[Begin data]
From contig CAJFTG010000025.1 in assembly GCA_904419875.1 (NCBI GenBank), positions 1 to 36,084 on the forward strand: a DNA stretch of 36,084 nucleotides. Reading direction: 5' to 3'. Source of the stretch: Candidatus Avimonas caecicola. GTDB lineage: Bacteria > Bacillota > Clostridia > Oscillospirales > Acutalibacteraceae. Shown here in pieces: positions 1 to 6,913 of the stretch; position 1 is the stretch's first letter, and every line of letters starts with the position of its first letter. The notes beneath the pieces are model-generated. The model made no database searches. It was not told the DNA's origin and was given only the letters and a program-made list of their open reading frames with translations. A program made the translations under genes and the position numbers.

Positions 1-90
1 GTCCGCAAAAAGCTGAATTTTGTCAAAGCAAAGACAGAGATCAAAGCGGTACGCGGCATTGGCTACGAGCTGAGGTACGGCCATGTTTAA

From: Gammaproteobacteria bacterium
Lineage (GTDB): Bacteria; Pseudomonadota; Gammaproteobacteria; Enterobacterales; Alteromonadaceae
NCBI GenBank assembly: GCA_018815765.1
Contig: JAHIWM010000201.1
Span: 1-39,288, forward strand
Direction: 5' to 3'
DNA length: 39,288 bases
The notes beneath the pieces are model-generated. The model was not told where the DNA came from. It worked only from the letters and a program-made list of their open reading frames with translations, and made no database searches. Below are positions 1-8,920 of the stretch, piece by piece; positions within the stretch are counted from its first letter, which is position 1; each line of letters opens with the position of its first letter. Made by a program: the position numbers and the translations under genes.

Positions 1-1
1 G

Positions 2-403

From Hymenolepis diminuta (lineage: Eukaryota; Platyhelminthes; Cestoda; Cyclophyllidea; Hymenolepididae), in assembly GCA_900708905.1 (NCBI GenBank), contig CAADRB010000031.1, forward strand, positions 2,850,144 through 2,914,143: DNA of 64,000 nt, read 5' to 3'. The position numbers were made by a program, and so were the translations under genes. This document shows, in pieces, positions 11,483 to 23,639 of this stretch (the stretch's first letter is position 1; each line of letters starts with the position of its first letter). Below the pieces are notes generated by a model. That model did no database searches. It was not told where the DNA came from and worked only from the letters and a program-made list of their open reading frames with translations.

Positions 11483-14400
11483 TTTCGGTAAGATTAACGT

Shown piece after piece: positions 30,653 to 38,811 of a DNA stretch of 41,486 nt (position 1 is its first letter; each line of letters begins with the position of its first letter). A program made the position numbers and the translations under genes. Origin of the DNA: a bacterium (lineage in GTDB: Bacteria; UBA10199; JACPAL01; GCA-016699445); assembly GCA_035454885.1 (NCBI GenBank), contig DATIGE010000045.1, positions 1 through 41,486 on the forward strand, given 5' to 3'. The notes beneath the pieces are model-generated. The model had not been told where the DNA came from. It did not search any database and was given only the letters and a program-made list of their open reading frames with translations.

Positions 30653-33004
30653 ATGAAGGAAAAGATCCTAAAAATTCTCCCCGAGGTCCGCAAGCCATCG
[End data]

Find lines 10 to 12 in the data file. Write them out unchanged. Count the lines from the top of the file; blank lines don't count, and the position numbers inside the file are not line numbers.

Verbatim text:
DNA length: 39,288 bases
The notes beneath the pieces are model-generated. The model was not told where the DNA came from. It worked only from the letters and a program-made list of their open reading frames with translations, and made no database searches. Below are positions 1-8,920 of the stretch, piece by piece; positions within the stretch are counted from its first letter, which is position 1; each line of letters opens with the position of its first letter. Made by a program: the position numbers and the translations under genes.

Positions 1-1